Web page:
CAS  Article  Google Scholar 

  21. 21.

    Kozàkovà M, Palombo C, Morizzo C, Nolan JJ, Konrad T, Balkau B, et al. Effect of sedentary behaviour and vigorous physical activity on segment-specific carotid wall thickness and its progression in a healthy population. Eur Heart J. 2010;31(12):1511–9. [cited 2019 May 30]. https://doi.org/10.1093/eurheartj/ehq092.

    Article  PubMed  Google Scholar 

  22. 22.

    Vähä-Ypyä H, Vasankari T, Husu P, Suni J, Sievänen H. A universal, accurate intensity-based classification of different physical activities using raw data of accelerometer. Clin Physiol Funct Imaging. 2015;35(1):64–70 Available from: http://www.ncbi.nlm.nih.gov/pubmed/24393233. [cited 2019 May 30].

    Article  Google Scholar 

  23. 23.

    Vähä-Ypyä H, Vasankari T, Husu P, Mänttäri A, Vuorimaa T, Suni J, et al. Validation of Cut-Points for Evaluating the Intensity of Physical Activity with Accelerometry-Based Mean Amplitude Deviation (MAD). Miller PJO, editor. PLoS One. 2015;10(8):e0134813 Available from: http://www.ncbi.nlm.nih.gov/pubmed/26292225. [cited 2019 May 30].

    Article  Google Scholar 

  24. 24.

    Pirkanmaa Cancer Society [Internet]. [cited 2020 Feb 24]. Available from: http://www.pirkanmaansyopayhdistys.fi

  25. 25.

    Medix Laboratories [Internet]. [cited 2020 Feb 24]. Available from: www.yml.fi

  26. 26.

    Cliff DP, Okely AD, Burrows TL, Jones RA, Morgan PJ, Collins CE, et al. Objectively measured sedentary behavior, physical activity, and plasma lipids in overweight and obese children. Obesity. 2013;21(2):382–5. [cited 2019 May 30]. https://doi.org/10.1002/oby.20005.

    CAS  Article  PubMed  Google Scholar 

  27. 27.

    Baran J, Weres A, Czenczek-Lewandowska E, Wyszyńska J, Łuszczki E, Dereń K, et al. Blood lipid profile and body composition in a pediatric population with different levels of physical activity. Lipids Health Dis. 2018;17(1):171. [cited 2019 May 30]. https://doi.org/10.1186/s12944-018-0817-2.

    CAS  Article  PubMed  PubMed Central  Google Scholar 

  28. 28.

    Jenkins GP, Evenson KR, Herring AH, Hales D, Stevens J. Cardiometabolic Correlates of Physical Activity and Sedentary Patterns in U.S. Youth. Med Sci Sports Exerc. 2017;49(9):1826–33 Available from: http://insights.ovid.com/crossref?an=00005768-201709000-00009. [cited 2019 May 30].

    Article  Google Scholar 

  29. 29.

    Loprinzi PD, Fitzgerald EM, Woekel E, Cardinal BJ. Association of Physical Activity and Sedentary Behavior with Biological Markers Among U.S. Pregnant Women. J Women’s Heal. 2013;22(11):953–8. [cited 2019 May 30]. https://doi.org/10.1089/jwh.2013.4394.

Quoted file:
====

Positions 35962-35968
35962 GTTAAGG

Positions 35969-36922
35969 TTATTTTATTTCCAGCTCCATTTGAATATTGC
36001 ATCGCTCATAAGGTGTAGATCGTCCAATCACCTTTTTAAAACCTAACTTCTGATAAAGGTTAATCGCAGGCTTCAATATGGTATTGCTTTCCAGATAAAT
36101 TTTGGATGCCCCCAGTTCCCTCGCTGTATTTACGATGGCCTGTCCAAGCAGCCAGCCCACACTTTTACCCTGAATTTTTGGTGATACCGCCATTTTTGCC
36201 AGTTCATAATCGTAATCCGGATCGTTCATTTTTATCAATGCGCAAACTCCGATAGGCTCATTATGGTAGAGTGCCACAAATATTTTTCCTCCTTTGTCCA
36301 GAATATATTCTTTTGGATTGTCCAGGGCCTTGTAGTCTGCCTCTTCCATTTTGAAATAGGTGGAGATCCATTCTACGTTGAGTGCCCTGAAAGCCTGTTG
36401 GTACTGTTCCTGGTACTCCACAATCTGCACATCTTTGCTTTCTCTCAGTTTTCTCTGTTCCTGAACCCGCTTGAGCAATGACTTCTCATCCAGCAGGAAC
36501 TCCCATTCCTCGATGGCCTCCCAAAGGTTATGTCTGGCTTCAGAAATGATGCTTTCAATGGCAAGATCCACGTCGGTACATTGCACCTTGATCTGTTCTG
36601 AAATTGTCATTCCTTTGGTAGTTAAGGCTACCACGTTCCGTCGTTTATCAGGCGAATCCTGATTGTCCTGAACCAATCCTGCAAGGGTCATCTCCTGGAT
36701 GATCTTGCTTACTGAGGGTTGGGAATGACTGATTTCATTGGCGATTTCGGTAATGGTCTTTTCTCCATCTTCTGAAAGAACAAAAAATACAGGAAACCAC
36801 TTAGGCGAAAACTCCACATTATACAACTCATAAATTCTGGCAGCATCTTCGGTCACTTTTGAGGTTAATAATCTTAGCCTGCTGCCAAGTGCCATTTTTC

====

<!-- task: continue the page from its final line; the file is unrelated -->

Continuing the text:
Article  Google Scholar 

  30. 30.

    Matsuzawa R, Matsunaga A, Kutsuna T, Ishii A, Abe Y, Yoneki K, et al. Association of Habitual Physical Activity Measured by an Accelerometer with High-Density Lipoprotein Cholesterol Levels in Maintenance Hemodialysis Patients. Sci World J. 2013, 2013:1–6 Available from: http://www.hindawi.com/journals/tswj/2013/780783/. [cited 2019 May 30].

  31. 31.

    Gingras V, Vigneault J, Weisnagel SJ, Tchernof A, Robitaille J. Accelerometry-Measured Physical Activity and Inflammation after Gestational Diabetes. Med Sci Sport Exerc. 2013;45(7):1307–12 Available from: https://insights.ovid.com/crossref?an=00005768-201307000-00012. [cited 2019 May 30].

    CAS  Article  Google Scholar 

  32. 32.

    Zhou Z, Xi Y, Zhang F, Lu Q, Zhang F, Huang D, et al. Sedentary Behavior Predicts Changes in Cardiometabolic Risk in Professional Workers: A One-Year Prospective Study. J Occup Environ Med. 2016;58(4):e117–23 Available from: http://content.wkhealth.com/linkback/openurl?sid=WKPTLP:landingpage&an=00043764-201604000-00019.

    Article  Google Scholar 

  33. 33.

    Varela-Mato V, O’Shea O, King JA, Yates T, Stensel DJ, Biddle SJ, et al. Cross-sectional surveillance study to phenotype lorry drivers’ sedentary behaviours, physical activity and cardio-metabolic health. BMJ Open. 2017;7(6):e013162. [cited 2019 May 30]. https://doi.org/10.1136/bmjopen-2016-013162.

    Article  PubMed  PubMed Central  Google Scholar 

  34. 34.

    Koskinen S, Lundqvist A, Ristiluoma N. Health, functional capacity and welfare in Finland in 2011. Helsinki. Available from: http://urn.fi/. [cited 2019 May 30]

  35. 35.

    Anderson AS, Craigie AM, Gallant S, McAdam C, Macaskill EJ, Mutrie N, et al. Randomised controlled trial to assess the impact of a lifestyle intervention (ActWELL) in women invited to NHS breast screening. BMJ Open. 2018 [cited 2019 May 30];8(11):e024136. https://doi.org/10.1136/bmjopen-2018-024136.

    Article  PubMed  PubMed Central  Google Scholar 

  36. 36.